COVID has completely changed the way we normally live our lives. Checking my email one morning last week I noticed Norfolk Wine and Spirits put together a Bruichladdich tasting. Was this another Zoom meeting with samples? Because, if you’ve been to one, you’ve been to them all! HOWEVER, this one was in person (socially distanced of course) but still a chance to enjoy a night out and drink some great whiskies. We signed up immediately!
Before I get into it, a couple years ago Jim and I had the pleasure of visiting the Bruichladdich Distillery in Islay and we both felt that this distillery was magical. You can read that blog post, here.
This tasting was held at a small Indian restaurant called The Curry House, which is about 45 minutes southwest of Boston in Franklin, MA. Joined via Zoom was Brand Ambassador Jason Cousins. For $50 we sampled nine whiskies, along with naan, samosas and skewered lamb presented on a charcuterie plate that included more delicious Indian Cuisine treats. We also enjoyed a healthy sample of Black Arts. Bikram, the owner of Norfolk Wine and Spirits and tonight’s host was kind enough to share from his private stash which, according to Jason, Bruichladdich will no longer produce after this year. We’ve heard that before about Black Arts, however.
Everyone had to wear masks until we reached our socially distant tables. Cousins took a moment to go over the distillery itself as well as other news on the island. He shared that an arms race is brewing on Islay as multiple distilleries have bought farms or started to do business with local farmers to grow Islay barley for their whiskies instead of importing barley from the Inverness region. He also shared a fun fact; their Warehouse 16 is called the Vatican because it houses all their best Vintages.
Finally, I need to thank Bruichladdich for having maybe the best whisky website out there. The amount of information they provide not only about the distillery, but about each and every bottle is pretty darn fantastic. A lot of distillers are catching on about the importance of an informative website but none, in my opinion, have matched the folks at Bruichladdich.
Below you will find a list of what we tasted along with their notes.
Bruichladdich The Classic Laddie: This was our starter whisky. It’s unpeated and it’s matured in American and French oak casks.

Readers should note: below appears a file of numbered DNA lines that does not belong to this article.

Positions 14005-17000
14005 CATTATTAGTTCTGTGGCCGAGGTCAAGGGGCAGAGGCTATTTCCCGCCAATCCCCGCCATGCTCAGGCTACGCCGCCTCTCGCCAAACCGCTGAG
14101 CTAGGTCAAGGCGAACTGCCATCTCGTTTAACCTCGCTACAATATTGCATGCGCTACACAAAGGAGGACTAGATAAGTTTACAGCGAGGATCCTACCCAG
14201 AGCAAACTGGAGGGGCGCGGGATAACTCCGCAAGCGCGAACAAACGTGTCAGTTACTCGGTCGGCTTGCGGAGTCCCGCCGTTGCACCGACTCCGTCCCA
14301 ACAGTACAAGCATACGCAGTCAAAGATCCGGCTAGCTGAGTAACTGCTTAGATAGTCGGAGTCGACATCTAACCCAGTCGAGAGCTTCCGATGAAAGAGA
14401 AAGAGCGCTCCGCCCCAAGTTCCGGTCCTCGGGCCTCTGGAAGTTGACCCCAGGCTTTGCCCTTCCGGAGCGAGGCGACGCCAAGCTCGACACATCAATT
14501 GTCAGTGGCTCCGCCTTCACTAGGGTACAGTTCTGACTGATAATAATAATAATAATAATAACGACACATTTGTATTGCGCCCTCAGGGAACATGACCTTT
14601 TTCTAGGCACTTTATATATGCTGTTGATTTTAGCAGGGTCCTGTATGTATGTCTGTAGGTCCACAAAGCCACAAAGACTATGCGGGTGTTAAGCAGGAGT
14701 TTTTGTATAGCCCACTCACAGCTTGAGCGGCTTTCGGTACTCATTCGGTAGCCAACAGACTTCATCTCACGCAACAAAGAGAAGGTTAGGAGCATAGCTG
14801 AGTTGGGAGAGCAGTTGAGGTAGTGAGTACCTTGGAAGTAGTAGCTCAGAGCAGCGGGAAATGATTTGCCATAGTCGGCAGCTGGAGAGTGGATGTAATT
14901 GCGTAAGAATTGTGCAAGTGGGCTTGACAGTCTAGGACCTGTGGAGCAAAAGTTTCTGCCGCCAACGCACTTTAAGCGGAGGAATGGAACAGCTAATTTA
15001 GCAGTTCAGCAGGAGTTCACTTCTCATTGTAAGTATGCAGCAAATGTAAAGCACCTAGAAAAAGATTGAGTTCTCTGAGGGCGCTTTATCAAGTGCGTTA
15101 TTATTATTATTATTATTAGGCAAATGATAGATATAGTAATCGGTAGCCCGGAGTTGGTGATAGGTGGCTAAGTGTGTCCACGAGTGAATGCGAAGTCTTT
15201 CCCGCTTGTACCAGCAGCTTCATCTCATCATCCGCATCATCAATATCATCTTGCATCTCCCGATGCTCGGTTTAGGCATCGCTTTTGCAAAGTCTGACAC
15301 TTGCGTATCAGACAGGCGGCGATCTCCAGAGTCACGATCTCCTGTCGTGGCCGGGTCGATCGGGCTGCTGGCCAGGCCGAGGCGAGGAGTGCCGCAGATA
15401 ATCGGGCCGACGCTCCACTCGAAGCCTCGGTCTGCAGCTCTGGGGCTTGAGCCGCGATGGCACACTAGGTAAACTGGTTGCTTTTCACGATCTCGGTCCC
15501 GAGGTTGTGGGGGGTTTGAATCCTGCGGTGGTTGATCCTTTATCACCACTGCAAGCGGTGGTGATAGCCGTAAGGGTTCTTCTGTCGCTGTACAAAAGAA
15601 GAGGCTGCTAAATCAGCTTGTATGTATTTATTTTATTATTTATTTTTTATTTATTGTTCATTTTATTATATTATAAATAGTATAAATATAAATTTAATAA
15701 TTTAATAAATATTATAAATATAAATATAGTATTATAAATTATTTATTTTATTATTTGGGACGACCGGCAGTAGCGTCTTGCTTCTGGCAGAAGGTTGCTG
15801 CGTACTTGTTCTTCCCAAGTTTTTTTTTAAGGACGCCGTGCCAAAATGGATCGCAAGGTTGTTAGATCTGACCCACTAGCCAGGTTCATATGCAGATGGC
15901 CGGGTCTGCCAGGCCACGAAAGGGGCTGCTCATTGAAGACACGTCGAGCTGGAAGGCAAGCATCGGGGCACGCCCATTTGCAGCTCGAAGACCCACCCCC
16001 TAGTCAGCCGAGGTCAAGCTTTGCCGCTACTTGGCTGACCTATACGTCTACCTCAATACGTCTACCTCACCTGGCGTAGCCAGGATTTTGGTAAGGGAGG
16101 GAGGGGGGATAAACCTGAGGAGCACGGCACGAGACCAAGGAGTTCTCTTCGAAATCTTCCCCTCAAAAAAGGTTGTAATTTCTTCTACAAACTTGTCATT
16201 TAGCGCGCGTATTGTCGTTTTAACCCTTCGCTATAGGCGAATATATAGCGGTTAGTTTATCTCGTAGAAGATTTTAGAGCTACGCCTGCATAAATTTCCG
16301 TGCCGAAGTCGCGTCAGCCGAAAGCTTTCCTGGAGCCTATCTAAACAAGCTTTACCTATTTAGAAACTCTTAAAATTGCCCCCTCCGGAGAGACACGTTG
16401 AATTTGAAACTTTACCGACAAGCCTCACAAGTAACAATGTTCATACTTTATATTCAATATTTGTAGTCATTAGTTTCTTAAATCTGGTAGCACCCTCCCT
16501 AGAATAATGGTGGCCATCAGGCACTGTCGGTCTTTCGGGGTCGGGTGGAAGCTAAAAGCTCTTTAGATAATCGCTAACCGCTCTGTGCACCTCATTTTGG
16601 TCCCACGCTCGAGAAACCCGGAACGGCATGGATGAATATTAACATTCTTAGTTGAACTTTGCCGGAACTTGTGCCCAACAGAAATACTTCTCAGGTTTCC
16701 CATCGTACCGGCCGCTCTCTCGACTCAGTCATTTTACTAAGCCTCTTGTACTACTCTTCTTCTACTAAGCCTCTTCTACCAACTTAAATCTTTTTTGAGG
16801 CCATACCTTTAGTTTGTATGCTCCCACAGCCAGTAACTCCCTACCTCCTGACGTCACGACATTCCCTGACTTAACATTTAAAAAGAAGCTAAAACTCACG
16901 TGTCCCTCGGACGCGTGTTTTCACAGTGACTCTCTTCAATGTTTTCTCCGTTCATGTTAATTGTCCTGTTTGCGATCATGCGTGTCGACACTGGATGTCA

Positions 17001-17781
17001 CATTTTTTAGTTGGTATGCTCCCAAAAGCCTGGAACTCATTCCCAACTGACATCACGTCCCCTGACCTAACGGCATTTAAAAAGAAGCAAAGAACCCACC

Nose: Citrus, honey and wood
Palate: Green fruit, brown sugar and sweet malt
Finish: Warm and smooth
Bruichladdich Islay Barley 2011: Single Vintage, meaning when it’s gone, it’s gone. It’s aged for 6 year and is matured in Ex-Bourbon American Bourbon Casks and Ex-Wine European Casks.
Nose: vanilla, grapefruit and caramel
Palate: caramel, honey, citrus and apricots
Finish: citrus and caramel
Black Art 1994 08.1 Aged 26 Year: Let me be honest, this is my favorite of the lot. We got a chance to try this on this evening and it was delicious. I’ve also had the chance to try the 4.1 edition and you can read more about that one here.
Nose: honey, vanilla and hazelnut
Palate: citrus, toasted oak, caramel and fruit
Finish: hazelnut, chocolate and caramel
THE PEATED: Peat haters should stop reading now as the rest are heavily peated and are absolutely amazing.
We were meant to try the Port Charlotte 10 Year, but sadly they didn’t have this one. The upside, I’ve already written about this whisky. You can read about the 2nd Edition, here.
Port Charlotte Islay Barley 2011: Matured in Ex-Bourbon American Bourbon Casks and Ex-Wine European Casks
Nose: lemon, chocolate and peaches
Palate: smoke, pepper, salt and apples
Finish: smoke and wood
Port Charlotte Islay Barley 2012: Matured in Ex-Bourbon American Bourbon Casks and Ex-Wine European Casks.
Nose: vanilla, peat, apples and barley
Palate: salt, pepper, peat, chocolate and vanilla
Finish: smoke and salt
Phenol Level: 40PPM
Port Charlotte OLC:01 2010: Matured in Ex-Bourbon American Bourbon Casks and Ex-Wine European Casks.
Nose: oranges, coffee and salt
Palate: pepper, smoke, fruit and tobacco
Finish: smoke, chocolate and vanilla
Phenol Level: 40PPM
*I’ve previously tasted and written about the Octomore 6.1 and you can read about that here.
Octomore 11.1 Aged 5 Years: Matured in previously fill Jim Bean, Heaven Hill and Jack Daniels Casks
Nose: malt, honey, spices and wood
Palate: brown sugar, toffee, vanilla and oak
Finish: vanilla, spices and a bonfire in your mouth
Phenol Level: 139.6PPM
Octomore 11.3 Aged 5 Years: Matured in previously fill Jim Bean, Heaven Hill, Jack Daniels and Buffalo Trace Casks
Nose: honey, vanilla and citrus
Palate: honey, oranges, apricots and fruit
Finish: smoke, grass and malt
Phenol Level: 194PPM
Octomore 10 Year 4th Edition: Matured in previously fill Jim Bean, Heaven Hill, Jack Daniels and Buffalo Trace Casks
Nose: vanilla, nuts and smoke
Palate: fruit, honey and smoke
Finish: vanilla, tobacco, salt and smoke
Phenol Level: 208PPM
Overall, my favorite of the lot was the Black Art 1994 08.1 Aged 26 Year, as I mentioned above. The peated whisky are heavily peated so anyone that doesn’t like the taste of peat smoke, should definitely avoid those. For those like me, who enjoys a fireplace in my mouth, then you are going to love them. Peated whiskies are my go to whiskies in the winter. They have a way of warming my heart and soul.
Note: The contents on my blog are solely my opinion. To me every palate is different! Although I may or may not like a product, I always recommend for people to try it and make up their own minds.